The South African National Energy Association (SANEA), a member of the World Energy Council has embarked on a process to unpack the energy risks facing South Africa at a country and industry level, culminating in the publication of SANEA’s Second Energy Risk Report for South Africa. Wendy Poulton (click here for CV), the SANEA Secretary General and project leader of the team that produced the Risk Report will outline the process followed and key risks identified, with focus on the unfolding of energy risks in the evolution of the energy industry. SANEA would like to move the debate forward, by catalysing discussions on how we get out ahead of some of these risks and start reducing their impact and capitalising on the opportunities.

The energy risk environment in South Africa remains one of high uncertainty and change. The energy transition readiness as defined by the World Economic Forum, is broad in nature and is an overall indication of the inability or ability of a country to be able to shift the energy sector, including the availability of investment and capital, effective regulation and political commitment, stable institutions and governance, supportive infrastructure and an innovative business environment, human capital, and the ability of the current energy system to accommodate change. This has to include in South Africa’s context consideration of the social impacts of change and a focus on ensuring that the energy transition includes consideration and addressing of social impacts both positive and negative.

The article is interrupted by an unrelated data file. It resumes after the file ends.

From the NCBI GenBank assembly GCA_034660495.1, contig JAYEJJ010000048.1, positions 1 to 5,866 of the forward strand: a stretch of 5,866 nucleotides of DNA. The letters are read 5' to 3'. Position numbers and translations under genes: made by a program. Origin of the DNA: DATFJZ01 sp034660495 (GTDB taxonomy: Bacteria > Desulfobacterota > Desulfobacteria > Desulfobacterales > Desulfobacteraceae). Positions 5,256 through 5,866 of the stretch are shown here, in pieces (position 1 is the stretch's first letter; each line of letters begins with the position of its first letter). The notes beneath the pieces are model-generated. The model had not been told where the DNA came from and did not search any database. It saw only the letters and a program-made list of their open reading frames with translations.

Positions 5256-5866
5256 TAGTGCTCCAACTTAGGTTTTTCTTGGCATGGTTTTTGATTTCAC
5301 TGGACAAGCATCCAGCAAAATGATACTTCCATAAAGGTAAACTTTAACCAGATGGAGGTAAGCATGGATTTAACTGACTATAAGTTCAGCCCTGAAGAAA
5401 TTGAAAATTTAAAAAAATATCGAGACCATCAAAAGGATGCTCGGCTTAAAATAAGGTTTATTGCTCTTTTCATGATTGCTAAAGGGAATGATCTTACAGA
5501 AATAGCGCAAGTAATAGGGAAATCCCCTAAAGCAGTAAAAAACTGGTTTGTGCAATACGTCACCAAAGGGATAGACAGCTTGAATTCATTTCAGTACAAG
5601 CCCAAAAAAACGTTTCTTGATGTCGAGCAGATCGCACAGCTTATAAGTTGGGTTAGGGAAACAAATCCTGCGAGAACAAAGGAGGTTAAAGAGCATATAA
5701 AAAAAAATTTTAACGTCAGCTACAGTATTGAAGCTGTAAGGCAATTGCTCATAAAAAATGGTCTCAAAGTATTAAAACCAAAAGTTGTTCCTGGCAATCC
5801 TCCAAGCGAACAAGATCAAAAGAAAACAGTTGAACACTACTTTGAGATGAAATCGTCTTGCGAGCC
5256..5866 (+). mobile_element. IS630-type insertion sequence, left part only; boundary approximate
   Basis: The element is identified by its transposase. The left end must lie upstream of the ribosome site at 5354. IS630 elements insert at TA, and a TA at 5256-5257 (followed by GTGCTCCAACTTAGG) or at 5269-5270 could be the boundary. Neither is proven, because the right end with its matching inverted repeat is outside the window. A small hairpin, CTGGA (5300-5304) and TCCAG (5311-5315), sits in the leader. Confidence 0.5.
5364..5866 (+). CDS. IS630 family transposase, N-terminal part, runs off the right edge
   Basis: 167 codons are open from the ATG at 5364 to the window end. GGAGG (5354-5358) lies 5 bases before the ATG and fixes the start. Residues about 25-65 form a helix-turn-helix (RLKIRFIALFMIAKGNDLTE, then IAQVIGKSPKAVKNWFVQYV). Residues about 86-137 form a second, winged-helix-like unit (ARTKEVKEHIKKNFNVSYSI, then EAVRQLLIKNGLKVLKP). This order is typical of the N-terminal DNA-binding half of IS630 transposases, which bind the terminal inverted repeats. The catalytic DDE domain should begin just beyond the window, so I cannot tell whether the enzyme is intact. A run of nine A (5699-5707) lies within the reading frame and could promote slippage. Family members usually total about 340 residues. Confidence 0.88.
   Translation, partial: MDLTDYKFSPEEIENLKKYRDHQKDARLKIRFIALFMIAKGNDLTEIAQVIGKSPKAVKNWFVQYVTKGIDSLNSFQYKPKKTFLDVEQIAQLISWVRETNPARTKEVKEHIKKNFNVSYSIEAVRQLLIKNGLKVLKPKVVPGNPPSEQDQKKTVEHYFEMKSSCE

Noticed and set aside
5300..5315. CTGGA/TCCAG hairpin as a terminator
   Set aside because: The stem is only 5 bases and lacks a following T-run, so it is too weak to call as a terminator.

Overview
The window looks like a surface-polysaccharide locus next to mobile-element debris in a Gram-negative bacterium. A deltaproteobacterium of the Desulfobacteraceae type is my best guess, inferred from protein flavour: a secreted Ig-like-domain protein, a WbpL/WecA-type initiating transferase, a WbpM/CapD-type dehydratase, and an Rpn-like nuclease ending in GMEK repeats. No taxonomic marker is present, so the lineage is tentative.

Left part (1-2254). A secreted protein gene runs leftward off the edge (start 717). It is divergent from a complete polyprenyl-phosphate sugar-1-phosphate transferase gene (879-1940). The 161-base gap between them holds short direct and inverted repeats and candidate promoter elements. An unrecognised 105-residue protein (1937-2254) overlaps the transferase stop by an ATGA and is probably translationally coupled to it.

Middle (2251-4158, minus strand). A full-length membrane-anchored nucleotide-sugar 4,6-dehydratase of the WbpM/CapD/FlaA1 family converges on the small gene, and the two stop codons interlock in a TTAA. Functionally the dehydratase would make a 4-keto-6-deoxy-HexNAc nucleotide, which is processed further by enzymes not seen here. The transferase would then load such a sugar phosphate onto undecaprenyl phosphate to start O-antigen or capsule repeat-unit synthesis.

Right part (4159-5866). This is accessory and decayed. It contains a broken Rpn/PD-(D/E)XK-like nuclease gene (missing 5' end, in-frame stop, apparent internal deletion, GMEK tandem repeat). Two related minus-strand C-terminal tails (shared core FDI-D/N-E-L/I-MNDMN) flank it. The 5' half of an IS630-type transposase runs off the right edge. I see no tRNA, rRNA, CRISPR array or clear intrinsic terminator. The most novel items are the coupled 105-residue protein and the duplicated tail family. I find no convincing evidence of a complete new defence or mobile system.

A set of top 20 risks was prioritised by SANEA members from an initial list of 50 energy risks down to the top 9 risks for the country for 2019 as being:

  • Activism and civil disobedience including strikes
  • Appropriate policy
  • Changing customer of the future
  • Energy data availability
  • Energy transition readiness
  • Fiscal crisis
  • Investment in and breakdown of infrastructure
  • Parochial interests
  • Price volatility and uncertainty